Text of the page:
When he first came to Alberta from his native Nigeria in 2005 and was struggling to support his family by washing dishes, Kaycee Madu never dreamt that one day he’d be appointed to one of the most important cabinet posts in that province in his adopted country.
But the Edmontonian has come to realize since then that the system in his province is “built in a way that rewards hard work and risk-takers.”
“It doesn’t matter where you come from in this province. If you work hard, the sky won’t even be a limit,” Madu said in an interview.
The first-term United Conservative Party MLA made history last week when he became the first black Canadian to be appointed minister of justice and solicitor general.
Alberta Premier Jason Kenney noted in his announcement of the appointment that Madu grew up in “abject poverty” but worked hard to make his way through law school and surmount the challenges many immigrants face, eventually establishing a law practice with his wife in Edmonton.
In addition to implementing reforms to Alberta’s justice system, Madu will be driving some of the Kenney government’s most high-profile legal challenges against Ottawa, including the carbon tax and constitutional jurisdiction disputes related to Bill C-69.
Kenney also said Madu is taking the position at a time when there is more sensitivity to “the reality of racial prejudice,” noting that his appointment is a “powerful statement.”
Madu received his first cabinet post as the minister of municipal affairs in April 2019, before the latest round of protests and scrutiny on racial issues following developments in the United States.
“This [latest] appointment is not merely because of the times we’re in,” he said.
What has helped him get where he is, Madu said, is his work ethic and living in a place that is founded on a merit-based system.
“If you take a look at the trajectory of my life and the things that I have done in the face of all of those so-called difficulties and obstacles, you can tell that if your head is in the right place, if you are a responsible citizen and respect our institutions and work hard, you will achieve your God-given potential,” he said.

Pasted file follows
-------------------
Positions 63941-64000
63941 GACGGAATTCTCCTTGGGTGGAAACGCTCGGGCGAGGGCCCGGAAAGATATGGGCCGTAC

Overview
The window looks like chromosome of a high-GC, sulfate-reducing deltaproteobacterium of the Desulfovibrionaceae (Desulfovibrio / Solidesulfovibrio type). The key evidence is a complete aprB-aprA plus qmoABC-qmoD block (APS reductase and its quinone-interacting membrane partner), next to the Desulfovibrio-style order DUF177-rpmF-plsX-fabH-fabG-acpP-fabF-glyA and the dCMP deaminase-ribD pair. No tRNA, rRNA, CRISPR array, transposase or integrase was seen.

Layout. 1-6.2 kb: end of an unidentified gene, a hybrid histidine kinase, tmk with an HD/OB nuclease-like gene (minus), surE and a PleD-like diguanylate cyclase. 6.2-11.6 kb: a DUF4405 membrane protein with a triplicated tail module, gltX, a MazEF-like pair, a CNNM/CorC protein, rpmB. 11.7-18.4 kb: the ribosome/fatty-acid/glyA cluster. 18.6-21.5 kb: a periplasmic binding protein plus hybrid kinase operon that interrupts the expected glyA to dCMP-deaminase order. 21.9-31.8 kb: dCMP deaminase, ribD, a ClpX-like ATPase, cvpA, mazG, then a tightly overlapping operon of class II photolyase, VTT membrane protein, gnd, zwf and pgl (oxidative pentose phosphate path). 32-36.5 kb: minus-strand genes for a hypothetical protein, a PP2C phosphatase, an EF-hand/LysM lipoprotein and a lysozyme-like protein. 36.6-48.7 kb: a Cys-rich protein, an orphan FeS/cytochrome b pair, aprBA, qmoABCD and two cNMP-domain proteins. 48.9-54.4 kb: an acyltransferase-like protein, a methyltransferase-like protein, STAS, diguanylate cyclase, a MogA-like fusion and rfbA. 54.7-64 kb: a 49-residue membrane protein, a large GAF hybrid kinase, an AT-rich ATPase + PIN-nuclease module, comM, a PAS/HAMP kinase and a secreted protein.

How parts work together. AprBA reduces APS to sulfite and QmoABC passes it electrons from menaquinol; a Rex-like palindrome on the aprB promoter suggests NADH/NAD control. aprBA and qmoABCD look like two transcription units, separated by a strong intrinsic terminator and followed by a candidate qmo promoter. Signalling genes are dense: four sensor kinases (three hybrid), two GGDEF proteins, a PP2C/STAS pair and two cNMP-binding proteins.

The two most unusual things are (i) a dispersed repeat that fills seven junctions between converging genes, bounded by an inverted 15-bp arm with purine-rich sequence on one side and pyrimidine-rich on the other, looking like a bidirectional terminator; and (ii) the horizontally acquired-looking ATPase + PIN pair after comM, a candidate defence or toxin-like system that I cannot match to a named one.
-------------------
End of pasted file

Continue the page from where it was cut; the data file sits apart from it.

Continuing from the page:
Madu said one of his primary focuses in his new position will be ensuring that public safety and the rule of law is maintained. He will also be focusing on working with the federal government to ensure that Albertans “are getting a fair deal from the Confederation.”
“I think it’s important that leaders at the federal level and the provincial level work to ensure that all of us, regardless of where we live in the country, feel that we’re all being protected,” said Madu.
In addition, Madu will oversee a review of the province’s Police Act amid concerns about racism and abuse of authority. Kenney has said that as someone who has “experienced racial prejudice,” Madu brings “that sensitivity” to his new role.
Looking into the backlog in the justice system, made worse by the COVID-19 pandemic, is another priority.
“I don’t believe that money solves all our problems. Oftentimes, it is looking for efficiencies and making sure that we build institutions that are effective and lean in how we deliver programs and services,” he said.
Rule of Law
Madu, who describes himself as a “principled conservative,” said the rule of law is very important for the prosperity of any nation.
“The rule of law is the backbone of the progress [we have made],” he said.
He adds that the new generation needs to remember the sacrifices of “those who came before us.” These are the people who fought in wars to hold off tyranny and helped build Canada’s institutions to ensure the rule of law prevails, he said.
“It’s important, especially in this year of uncertainty, to remind people that we must continue to build institutions that are based on the rule of law, individual responsibility, and have a justice system that applies to everyone,” he said.
Madu condemns the recent toppling of the statue of Sir. John A. Macdonald in Montreal, who he said “spent his entire life to help create this amazing country that we have.” The destruction of the statue serves “no identifiable good to the cause of justice or equality,” he said.
“No country is perfect, and I know that very well from where I was born and raised,” he said.
There was a civil war in Nigeria between 1967 and 1970, but the history of the war hasn’t been allowed to be taught at school, said Madu. That’s why he thinks there is “still a deficiency of segmentation in that part of the world.”
“It is very important that we have the opportunity to build stronger societies by learning all of our history, good or bad.”